A German court convicted a 93-year-old former concentration-camp guard on Thursday on 5,232 counts of accessory to murder.

Bruno Dey, who served as a guard at the Stuthoff concentration camp during the final months of World War II, was given a two-year suspended sentence by the Hamburg state court according to the dpa news agency. The 5,232 figure corresponds to the number of people believed to have been killed at the camp during Dey’s time there.

Dey was 17 in 1944 when he began his service at Stutthof, near the city of Gdansk. His trial took place in juvenile court because of his age at the time the crime was committed.

“How could you just get used to the horror?” asked presiding judge Anne Meier-Goering while she read out the sentence.

Thirty-five survivors of the camp were among the co-plaintiffs represented at the trial, the report said, adding that their lawyers called for admitting guilt but did not push for a harsh sentence. Dey confessed at the start of the trial last year for working at Stutthof, but claimed he did not work there willingly.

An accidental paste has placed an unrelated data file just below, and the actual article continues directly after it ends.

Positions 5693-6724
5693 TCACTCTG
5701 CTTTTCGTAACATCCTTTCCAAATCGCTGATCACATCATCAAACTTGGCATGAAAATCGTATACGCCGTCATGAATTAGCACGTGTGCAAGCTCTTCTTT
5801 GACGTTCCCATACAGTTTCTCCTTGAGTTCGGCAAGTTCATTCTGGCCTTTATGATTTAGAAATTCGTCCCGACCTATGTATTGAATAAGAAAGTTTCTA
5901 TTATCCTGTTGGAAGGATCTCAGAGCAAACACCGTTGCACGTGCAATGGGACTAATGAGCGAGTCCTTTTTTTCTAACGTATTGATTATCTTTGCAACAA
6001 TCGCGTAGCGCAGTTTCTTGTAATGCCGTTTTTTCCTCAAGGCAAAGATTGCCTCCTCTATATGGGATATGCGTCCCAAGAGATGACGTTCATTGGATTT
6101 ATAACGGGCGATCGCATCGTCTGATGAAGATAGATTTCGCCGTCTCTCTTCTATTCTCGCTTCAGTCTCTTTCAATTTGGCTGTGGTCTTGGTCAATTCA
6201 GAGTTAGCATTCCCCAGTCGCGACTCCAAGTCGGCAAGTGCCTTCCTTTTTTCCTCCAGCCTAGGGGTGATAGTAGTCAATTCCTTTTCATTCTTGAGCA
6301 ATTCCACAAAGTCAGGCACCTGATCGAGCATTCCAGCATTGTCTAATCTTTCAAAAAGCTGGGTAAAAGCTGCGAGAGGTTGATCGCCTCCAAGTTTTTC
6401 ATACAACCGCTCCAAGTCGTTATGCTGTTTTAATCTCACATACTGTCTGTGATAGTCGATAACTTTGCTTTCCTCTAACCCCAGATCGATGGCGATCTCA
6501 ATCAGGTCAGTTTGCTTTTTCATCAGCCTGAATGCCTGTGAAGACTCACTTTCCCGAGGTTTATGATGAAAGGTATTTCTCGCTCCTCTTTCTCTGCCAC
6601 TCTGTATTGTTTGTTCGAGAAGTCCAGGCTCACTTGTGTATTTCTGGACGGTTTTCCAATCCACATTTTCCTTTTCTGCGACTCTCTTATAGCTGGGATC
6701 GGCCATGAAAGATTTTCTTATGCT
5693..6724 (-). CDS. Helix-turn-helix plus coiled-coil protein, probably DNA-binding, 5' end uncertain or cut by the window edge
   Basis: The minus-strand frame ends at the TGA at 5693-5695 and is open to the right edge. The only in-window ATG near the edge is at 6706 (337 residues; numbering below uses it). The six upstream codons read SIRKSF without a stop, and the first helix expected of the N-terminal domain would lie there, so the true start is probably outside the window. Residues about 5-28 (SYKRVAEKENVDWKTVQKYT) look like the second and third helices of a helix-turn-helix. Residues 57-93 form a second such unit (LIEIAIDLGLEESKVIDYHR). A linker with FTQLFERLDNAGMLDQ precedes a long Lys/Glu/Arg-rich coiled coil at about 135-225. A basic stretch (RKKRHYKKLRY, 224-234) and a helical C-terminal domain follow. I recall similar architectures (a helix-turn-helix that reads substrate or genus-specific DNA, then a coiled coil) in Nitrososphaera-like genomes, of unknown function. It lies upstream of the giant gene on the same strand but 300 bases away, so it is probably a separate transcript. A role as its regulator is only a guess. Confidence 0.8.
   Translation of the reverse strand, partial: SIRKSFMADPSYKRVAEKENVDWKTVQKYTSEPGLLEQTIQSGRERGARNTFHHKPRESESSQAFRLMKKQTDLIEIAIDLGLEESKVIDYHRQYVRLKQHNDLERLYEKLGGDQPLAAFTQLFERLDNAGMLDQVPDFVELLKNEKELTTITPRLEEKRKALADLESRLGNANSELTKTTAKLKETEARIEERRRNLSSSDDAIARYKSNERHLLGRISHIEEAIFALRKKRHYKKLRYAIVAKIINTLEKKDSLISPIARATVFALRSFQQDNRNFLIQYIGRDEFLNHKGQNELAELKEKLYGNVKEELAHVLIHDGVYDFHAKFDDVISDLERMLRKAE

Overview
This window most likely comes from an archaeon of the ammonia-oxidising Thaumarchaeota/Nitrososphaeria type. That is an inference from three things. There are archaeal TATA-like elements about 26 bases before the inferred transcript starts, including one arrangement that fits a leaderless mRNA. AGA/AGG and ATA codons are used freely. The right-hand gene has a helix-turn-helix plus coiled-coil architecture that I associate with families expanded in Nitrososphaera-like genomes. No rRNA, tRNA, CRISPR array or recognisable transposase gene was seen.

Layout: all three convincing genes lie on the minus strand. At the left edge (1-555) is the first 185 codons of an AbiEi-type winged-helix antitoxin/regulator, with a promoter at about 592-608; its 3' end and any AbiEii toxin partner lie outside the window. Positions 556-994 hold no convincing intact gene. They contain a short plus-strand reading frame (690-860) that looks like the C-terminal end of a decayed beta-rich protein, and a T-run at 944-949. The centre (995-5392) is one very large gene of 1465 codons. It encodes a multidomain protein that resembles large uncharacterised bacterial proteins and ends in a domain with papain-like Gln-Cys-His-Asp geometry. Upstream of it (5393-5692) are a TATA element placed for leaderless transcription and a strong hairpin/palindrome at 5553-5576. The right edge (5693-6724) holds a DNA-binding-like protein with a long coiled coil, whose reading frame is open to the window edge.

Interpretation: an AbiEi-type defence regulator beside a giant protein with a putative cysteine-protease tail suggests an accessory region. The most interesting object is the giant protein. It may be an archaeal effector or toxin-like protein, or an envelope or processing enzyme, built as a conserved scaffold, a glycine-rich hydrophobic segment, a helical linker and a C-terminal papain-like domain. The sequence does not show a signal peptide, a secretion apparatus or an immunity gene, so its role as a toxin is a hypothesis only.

Six of the co-plaintiffs spoke to the court via video, offering testimony with regard to the daily abuse, beatings and murders at the camp, as well as the deaths by hunger and typhus.

Germany’s Central Office of the State Justice Administrations for the Investigation of National Socialist Crimes prosecutors are working on 14 other cases related to crimes at death camps during World War II, dpa noted.

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